Running The Numbers
Companies hold different views on whether now is the right time to increase IT budgets, cut them, or hold steady
While General Motors, Overstock.com, and Schneider National all hope sales will grow in 2003, each company has a different plan for its IT budget. Trucking and logistics company Schneider plans to increase IT spending at least 20%, E-retailer Overstock is keeping its IT outlays flat, and automaker GM will likely cut back its technology budget.
Welcome to budget season 2003, where IT spending strategies vary as much as the colors of autumn leaves. Nearly half of the 300 business-technology executives answering InformationWeek Research's Priorities 4Q 2002 survey expect to increase IT spending next year, a third will stand pat, and 21% plan to cut spending. The biggest businesses are less enthusiastic: Only 39% of companies with more than $1 billion in revenue say they'll increase IT spending.
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IT budget strategies have grown more cautious. At the beginning of 2001, the same survey found that almost three-fourths of companies planned to boost IT spending and only 5% expected to cut. One reason for the change comes from top-line economic realities: Only about half expect their companies to finish this year with higher sales than they had in 2001, and 25% predict revenue will shrink. That's the worst outlook of any of InformationWeek's four Priorities surveys this year.
Lofgren considers the weak economy a chance for smart companies to grab market share. Schneider, a privately owned business with $2.4 billion in annual sales, forecasts significant growth in 2003. One technology-enabled initiative, selling logistics services, has grown 40% annually during the past three years. The business provides outsourcing services such as shipping management and payments, and sells on a hosted basis the logistics-management and -analysis application it uses. Schneider is rewriting most of its main applications -- nearly all of which it developed internally -- to improve its ability to integrate supply-chain systems with partners so shipping customers can better track information, material, and payments through Schneider's systems. About two-thirds of the increased IT spending will go for developers; the rest is earmarked for hardware and software.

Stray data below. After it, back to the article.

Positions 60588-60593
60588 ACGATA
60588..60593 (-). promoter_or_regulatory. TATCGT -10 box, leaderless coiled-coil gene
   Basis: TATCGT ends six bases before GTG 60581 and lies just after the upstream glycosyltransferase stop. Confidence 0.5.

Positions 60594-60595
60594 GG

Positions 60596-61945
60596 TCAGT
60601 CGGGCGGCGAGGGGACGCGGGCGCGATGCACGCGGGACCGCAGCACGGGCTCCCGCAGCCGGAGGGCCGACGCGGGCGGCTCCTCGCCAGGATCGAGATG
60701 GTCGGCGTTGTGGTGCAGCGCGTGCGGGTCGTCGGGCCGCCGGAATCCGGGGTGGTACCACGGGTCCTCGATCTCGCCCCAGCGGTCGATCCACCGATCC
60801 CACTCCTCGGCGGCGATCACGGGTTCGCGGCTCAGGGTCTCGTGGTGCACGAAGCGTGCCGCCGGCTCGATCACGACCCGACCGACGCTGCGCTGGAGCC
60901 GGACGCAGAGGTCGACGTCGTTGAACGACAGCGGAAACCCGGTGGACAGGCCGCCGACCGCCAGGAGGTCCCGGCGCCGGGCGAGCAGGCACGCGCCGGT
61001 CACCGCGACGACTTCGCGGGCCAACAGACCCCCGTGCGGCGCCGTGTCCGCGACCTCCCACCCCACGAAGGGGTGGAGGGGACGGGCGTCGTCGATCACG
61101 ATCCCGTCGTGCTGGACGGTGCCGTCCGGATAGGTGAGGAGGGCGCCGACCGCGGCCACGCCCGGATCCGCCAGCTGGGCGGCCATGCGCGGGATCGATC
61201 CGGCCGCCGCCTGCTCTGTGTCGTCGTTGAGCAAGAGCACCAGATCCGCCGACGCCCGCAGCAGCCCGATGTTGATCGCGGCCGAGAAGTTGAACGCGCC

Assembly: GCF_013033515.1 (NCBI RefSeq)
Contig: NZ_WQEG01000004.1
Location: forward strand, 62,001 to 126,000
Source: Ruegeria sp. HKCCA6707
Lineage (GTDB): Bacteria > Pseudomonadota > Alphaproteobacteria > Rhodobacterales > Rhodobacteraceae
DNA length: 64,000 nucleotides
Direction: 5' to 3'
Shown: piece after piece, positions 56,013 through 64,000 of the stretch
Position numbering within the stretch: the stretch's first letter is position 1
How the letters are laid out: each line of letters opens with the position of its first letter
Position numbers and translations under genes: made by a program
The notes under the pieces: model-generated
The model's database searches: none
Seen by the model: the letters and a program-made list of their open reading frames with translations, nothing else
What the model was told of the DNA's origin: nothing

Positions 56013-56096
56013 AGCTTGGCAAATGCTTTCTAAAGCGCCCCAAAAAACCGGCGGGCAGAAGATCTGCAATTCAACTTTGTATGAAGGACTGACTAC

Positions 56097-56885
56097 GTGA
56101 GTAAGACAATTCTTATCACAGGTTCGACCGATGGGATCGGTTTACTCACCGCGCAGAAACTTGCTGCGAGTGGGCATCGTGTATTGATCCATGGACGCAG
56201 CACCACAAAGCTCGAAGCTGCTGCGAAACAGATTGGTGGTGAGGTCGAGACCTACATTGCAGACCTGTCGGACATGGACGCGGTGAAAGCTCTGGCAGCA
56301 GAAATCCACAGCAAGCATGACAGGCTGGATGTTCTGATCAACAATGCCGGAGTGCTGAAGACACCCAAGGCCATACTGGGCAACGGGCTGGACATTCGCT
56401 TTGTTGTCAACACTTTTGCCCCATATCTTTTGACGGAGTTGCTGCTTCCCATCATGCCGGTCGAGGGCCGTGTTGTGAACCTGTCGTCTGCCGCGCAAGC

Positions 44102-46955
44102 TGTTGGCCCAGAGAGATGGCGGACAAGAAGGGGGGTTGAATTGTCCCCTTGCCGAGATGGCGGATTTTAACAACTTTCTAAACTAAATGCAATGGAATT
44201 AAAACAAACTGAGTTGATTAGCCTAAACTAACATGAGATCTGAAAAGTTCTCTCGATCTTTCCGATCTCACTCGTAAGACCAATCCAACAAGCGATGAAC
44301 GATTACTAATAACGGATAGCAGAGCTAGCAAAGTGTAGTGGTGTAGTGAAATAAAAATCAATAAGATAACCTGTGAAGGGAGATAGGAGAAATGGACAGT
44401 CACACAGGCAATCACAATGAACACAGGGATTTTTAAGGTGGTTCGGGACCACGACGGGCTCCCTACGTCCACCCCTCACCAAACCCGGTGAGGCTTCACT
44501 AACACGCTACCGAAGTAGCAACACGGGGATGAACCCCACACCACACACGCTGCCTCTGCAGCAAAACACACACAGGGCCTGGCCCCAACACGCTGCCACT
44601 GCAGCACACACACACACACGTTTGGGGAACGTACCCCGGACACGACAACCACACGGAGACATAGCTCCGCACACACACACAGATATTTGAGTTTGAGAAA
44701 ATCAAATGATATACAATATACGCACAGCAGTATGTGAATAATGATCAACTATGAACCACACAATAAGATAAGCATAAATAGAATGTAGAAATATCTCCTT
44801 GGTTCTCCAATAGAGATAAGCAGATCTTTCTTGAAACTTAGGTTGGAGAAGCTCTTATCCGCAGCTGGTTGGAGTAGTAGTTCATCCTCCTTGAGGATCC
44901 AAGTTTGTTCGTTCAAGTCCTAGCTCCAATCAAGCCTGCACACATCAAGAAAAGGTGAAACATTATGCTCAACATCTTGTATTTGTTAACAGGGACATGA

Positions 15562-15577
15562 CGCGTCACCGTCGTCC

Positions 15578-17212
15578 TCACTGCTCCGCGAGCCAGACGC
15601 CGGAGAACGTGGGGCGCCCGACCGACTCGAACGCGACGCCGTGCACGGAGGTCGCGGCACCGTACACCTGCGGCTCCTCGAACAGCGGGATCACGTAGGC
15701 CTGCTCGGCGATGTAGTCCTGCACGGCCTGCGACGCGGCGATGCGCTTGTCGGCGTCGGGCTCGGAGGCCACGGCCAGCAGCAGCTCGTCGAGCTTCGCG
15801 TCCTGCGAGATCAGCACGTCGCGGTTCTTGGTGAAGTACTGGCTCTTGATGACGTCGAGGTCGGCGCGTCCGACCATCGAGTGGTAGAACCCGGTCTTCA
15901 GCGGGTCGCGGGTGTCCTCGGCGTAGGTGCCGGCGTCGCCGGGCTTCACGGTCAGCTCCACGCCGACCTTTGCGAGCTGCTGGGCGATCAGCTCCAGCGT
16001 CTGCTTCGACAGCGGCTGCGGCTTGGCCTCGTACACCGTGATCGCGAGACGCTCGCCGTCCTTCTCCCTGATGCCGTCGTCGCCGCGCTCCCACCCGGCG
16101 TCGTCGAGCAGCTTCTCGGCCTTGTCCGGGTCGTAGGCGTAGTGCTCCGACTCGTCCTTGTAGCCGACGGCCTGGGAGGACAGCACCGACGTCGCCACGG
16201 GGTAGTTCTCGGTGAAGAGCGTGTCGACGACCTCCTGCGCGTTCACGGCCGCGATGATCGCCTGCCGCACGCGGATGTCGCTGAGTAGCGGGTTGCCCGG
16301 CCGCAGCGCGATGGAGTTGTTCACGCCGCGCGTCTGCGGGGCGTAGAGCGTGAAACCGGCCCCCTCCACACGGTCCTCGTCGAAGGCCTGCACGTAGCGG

In our survey, eight in 10 executives say increased collaboration with customers is a key IT-enabled business priority for the fourth quarter. And it's the kind of technology effort that Schneider managers are weaving into business units' three-year plans. Pressure is being put on business managers to get involved with technology planning. Technology executives "are here to help you, but it's not their job to run your business," Lofgren says.
Clearly, Schneider is a member of the grow-the-budget camp. E-retailer Overstock belongs to the group that's holding the line on IT spending in 2003. How can a business grow without spending more? Many companies built excess capacity into their IT infrastructures during the technology boom to accommodate continued growth in Internet traffic and E-commerce transactions, which didn't grow as fast as expected. "We built it in such a way that there's no need to expand even though we expect to grow sales," says Doug Greene, Overstock's chief technology officer and VP of marketing. "We're kind of overengineered at the moment."
Overstock, which had about $87 million in gross sales in the past year, boasts an IT architecture that matches its business model. Overstock exists because other companies' forecasting fails: Manufacturers make too much or retailers buy more than they can sell. Overstock sells the leftovers online at bargain prices, which lets it offer deals such as goose-down comforters for $39 or Dell PCs for less than $300. The company's lifeblood for understanding customers is an Oracle9i database running on HP-UX N-class servers that are designed to store every click that customers make on the Web site.
But Overstock's business is given to huge peaks and valleys, depending on a promotion's effectiveness or what kind of merchandise is in stock. Spikes can soak up all of the company's excess capacity, so Greene programmed a way to scale back the amount of computing cycles consumed by the resource-intensive click-tracking system. As more resources are needed to handle sales, the system reduces its demands by sampling clicks instead of recording each one. Ultimately, if its servers are swamped, Overstock will use outsourcer Akamai Technologies Inc. to deliver cached pages instead of using its own application server to build pages.